Karori Confidential: Selected Columns by Leah McFall (Luncheon Sausage Books) $25
There has always been a lot to love about the weekly columns Leah McFall writes for Sunday magazine straight outta Karori – arguably the most suburban of all Wellington city suburbs. So it was great news when the awesomely named Luncheon Sausage Books published a collection of around 60 of her selected columns in one handy book, Karori Confidential.
Just as Seinfeld is said to be ‘‘a show about nothing’’, McFall’s
columns aren’t really about anything, other than the minutiae of domestic life; details of the daily grind of a 40-something woman that would usually go unremarked upon, if not unobserved.
She explains the rationale behind the column in her introduction to the book: ‘‘There’s such comedy in the neurosis of the middle-aged woman and the constellations of her life with kids, teachers, the family doctor, the till operator at her local supermarket, neighbours and workmates… It’s not much but it’s enough… I feel very strongly that these women… deserve to hear about their unsung lives.’’
From plastic surgery, to organising consultants, to dressing up for the school run, her columns regularly expose ridiculous but persistent cultural expectations of women.
McFall is not only a wise feminist who looks out for other women, she’s a natural comedian and a good noticer, communicating her personal struggles, joys and fears over relationships, aging, kids, houses, work, and her firm views on the royal family, with irreverence and heaps of jokes at her own expense.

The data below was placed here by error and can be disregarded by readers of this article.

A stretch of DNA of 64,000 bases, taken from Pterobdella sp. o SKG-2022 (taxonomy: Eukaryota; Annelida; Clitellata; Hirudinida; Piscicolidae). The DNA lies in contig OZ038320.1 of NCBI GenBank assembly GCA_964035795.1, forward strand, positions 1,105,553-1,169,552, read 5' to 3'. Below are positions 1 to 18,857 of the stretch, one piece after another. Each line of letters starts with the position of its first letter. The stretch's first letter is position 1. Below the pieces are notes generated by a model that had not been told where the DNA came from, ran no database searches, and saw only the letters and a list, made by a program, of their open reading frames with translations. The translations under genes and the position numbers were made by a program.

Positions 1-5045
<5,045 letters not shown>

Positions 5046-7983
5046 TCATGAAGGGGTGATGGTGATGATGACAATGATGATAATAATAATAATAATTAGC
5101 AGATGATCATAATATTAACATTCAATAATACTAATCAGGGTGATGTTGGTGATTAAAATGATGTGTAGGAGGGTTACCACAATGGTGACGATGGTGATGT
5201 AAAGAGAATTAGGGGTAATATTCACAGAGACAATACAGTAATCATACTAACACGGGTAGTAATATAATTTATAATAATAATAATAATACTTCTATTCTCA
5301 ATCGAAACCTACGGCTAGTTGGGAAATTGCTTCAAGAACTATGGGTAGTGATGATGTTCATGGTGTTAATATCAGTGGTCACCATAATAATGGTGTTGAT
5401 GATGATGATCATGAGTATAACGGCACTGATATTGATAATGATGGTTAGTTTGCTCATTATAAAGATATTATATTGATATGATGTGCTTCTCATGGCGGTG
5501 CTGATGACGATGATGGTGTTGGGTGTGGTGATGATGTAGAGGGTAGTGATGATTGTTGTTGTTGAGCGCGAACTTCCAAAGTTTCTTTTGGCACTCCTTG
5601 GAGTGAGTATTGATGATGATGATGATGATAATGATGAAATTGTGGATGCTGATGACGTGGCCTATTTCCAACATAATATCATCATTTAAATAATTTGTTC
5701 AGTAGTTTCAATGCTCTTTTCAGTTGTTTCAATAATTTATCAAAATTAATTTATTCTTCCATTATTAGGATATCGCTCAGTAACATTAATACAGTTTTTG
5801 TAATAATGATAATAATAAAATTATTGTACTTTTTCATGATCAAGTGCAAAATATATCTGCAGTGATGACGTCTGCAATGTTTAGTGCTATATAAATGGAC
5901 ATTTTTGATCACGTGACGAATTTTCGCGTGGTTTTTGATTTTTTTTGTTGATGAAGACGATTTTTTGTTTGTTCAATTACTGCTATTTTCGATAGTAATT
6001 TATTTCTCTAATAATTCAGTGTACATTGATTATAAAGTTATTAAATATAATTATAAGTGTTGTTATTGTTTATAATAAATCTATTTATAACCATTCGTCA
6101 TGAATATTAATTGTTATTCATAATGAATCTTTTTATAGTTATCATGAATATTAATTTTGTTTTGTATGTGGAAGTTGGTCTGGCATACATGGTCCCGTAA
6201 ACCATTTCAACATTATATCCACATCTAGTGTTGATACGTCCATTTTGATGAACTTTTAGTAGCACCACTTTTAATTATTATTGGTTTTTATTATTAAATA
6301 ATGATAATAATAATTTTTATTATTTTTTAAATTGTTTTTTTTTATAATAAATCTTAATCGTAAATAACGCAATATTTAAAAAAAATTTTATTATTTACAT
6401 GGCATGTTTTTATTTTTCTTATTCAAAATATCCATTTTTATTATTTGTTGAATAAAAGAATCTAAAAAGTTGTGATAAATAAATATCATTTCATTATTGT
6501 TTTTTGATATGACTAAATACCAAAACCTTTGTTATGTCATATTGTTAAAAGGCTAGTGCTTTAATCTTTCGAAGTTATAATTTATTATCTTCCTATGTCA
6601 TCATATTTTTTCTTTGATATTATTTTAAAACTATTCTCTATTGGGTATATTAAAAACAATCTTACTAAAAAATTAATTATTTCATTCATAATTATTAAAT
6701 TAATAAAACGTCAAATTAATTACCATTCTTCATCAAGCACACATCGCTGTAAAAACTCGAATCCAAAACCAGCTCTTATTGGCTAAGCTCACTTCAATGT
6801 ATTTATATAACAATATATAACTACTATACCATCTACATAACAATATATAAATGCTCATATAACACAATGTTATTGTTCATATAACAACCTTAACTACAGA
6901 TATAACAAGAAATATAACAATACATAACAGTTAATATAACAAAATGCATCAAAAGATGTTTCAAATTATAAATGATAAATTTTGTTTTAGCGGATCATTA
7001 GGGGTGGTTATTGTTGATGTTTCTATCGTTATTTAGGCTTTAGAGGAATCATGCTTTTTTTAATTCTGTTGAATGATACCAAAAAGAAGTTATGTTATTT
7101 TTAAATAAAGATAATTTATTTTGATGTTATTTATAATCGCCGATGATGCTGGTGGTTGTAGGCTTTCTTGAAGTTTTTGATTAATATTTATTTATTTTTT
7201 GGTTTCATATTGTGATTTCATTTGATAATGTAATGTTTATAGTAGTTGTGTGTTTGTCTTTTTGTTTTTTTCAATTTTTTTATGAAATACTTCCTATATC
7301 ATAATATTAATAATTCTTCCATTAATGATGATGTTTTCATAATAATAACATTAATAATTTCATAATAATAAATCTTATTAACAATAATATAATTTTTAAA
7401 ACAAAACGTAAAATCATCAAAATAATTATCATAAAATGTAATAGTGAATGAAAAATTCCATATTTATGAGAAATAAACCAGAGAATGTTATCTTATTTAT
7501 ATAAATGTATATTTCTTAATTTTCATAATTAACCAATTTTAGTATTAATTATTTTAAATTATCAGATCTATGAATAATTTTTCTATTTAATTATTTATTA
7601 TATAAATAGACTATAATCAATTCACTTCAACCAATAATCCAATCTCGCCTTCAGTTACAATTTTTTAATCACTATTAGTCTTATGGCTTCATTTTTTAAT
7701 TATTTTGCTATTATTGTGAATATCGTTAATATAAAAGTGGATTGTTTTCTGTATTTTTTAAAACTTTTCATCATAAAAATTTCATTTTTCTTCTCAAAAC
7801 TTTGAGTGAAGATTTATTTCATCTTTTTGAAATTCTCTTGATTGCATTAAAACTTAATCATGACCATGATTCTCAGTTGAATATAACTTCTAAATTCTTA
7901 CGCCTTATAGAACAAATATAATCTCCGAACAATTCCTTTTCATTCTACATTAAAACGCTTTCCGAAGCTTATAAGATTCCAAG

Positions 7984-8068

Having no ‘‘credits in the Bank of Cool’’, McFall is happy to acquaint readers with her weaknesses – whether they be the leaky state of her post-baby bladder, or her love for all things miniature. ‘‘Even now I’m torn between finishing this column and leafing through my Sylvanian Families catalogue,’’ she notes.
Many of her dilemmas will resonate with Wellingtonians especially, who will appreciate the futility of keeping any kind of hair style going in this town and are still
getting to grips with swanky David Jones usurping our beloved Kirks – though that’s not to say those living outside the capital shouldn’t pick up Karori Confidential. They should. Funny is funny.
Finishing this book feels a bit like you’ve enjoyed a good long laugh with a smart friend. The columns traverse a massive amount of ground – from Lulelemon leisure wear to chapters on Marie Kondo and Kirstie Allsopp (a personal highlight for me) – reminding us that there aren’t any boring subjects, only boring writing. And you won’t find any of that in here.
– Sarah Chandler
McFall is not only a wise feminist who looks out for other women, she’s a natural comedian and a good noticer.